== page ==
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AAU Joins Comments on FVT/GE Reporting Requirements

AAU, and other higher education organizations, joined comments led by ACE to the Department of Education regarding new financial value transparency (FVT) and gainful employment (GE) reporting requirements. The letter requests the Department of Education to “further extend the Oct. 1 reporting deadline commensurate with the delays associated with the FAFSA...[and] request that...[the department] allow for ample time to implement any additional required reporting that would be published in a future Federal Register notice."

Dear Secretary Cardona,

On behalf of the undersigned higher education associations, I write to share comments in response to the information collection request regarding the financial value transparency (FVT) and gainful employment (GE) reporting requirements. It is our hope that the Department of Education (Department) will incorporate these comments as you implement the final rule.

In January 2022, the Department began a negotiated rulemaking process that focused on several issues, including GE.1 During the negotiated rulemaking sessions, the Department discussed GE but did not discuss FVT with the negotiators. In August 2022, the Biden administration released a fact sheet indicating that the administration wanted to “hold accountable colleges that have contributed to the student debt crisis” and what followed was a request for information (RFI) released in January 2023 on “how best to identify low-value postsecondary programs.”2,3 In response to the RFI, we sent a comment letter sharing that in order for such information to be useful, it would need to be “valid and reliable; account for the relevant factors that influence outcomes; be comparable across similar programs; and be inclusive of all outcomes.”4 We also articulated the unlikelihood of achieving a metric, or metrics, that would fully capture all of the relevant information needed to determine the true value of an academic program.5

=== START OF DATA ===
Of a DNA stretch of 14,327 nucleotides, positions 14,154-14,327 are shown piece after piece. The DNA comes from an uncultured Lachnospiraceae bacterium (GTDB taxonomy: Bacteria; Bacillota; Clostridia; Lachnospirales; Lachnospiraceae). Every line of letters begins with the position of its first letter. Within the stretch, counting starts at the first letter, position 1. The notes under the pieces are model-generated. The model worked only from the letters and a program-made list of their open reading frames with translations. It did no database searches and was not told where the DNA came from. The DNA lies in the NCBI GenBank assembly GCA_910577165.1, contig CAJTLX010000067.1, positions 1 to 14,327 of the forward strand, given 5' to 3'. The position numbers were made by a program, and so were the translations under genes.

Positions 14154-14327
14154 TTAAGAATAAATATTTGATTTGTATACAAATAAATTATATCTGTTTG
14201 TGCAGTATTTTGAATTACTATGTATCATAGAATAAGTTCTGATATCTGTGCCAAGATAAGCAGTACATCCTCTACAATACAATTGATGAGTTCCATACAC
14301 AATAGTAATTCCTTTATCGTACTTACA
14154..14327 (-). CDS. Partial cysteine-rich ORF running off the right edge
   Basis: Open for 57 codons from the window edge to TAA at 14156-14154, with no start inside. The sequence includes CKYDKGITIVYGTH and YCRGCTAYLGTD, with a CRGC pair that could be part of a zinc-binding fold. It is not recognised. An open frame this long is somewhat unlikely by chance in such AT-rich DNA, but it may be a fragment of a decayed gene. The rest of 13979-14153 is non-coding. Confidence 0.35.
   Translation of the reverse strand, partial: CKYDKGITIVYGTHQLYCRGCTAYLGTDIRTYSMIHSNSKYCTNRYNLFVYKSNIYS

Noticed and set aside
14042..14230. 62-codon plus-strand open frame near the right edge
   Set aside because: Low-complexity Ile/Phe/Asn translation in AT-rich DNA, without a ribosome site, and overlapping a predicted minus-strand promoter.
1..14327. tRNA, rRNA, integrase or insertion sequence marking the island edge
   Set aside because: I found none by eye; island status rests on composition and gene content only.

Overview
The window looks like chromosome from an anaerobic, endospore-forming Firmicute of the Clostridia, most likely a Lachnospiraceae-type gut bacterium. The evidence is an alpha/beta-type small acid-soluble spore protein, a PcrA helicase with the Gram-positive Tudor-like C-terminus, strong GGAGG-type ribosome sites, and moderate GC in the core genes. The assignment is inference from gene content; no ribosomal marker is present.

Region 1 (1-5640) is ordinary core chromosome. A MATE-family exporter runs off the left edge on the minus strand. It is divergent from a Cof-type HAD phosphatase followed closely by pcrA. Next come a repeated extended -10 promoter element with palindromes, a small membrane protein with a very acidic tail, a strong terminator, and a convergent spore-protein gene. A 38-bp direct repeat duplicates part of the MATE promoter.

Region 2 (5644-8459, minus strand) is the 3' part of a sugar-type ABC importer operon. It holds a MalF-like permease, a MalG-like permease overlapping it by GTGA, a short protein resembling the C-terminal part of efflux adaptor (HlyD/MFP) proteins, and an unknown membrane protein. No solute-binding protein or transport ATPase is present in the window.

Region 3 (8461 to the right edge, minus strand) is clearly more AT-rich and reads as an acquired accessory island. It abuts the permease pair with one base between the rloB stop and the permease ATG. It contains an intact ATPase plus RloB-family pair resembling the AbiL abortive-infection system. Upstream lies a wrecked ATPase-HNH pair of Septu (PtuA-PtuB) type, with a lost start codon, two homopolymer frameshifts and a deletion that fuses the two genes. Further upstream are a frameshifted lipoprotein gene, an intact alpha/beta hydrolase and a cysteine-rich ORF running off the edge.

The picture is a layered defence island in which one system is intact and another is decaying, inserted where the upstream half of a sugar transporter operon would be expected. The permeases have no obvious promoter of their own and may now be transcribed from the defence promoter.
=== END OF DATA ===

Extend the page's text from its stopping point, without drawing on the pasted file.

In May 2023, the Department released a Notice of Proposed Rulemaking (NPRM) that introduced FVT into the regulatory text.6 We offered comments and highlighted our concerns with the increased reporting burdens on institutions of higher education in §668.408.7 The letter noted that:

Based on the Department’s analysis using 2022 Program Performance Data, there are 32,058 GE programs and 123,524 non-GE programs on college campuses. The 2014 GE rule estimated, at the time, that there was a total of 37,589 GE programs at all institutions of higher education, with the expectation that reporting would only be done on those programs. With this reporting requirement alone, the Department had estimated a total of 1,223,706 hours to ensure compliance with only reporting programs retroactively and the reporting for the disclosure website, total reporting included 1,947,273 hours. Now that colleges and universities will have to report on all programs offered to students, the estimated number of hours has increased to a total of 5,143,277 hours for the initial year and 1,496,426 hours for the subsequent reporting cycles, this does not include any additional reporting requirements that could be added by the Department in the Federal Register.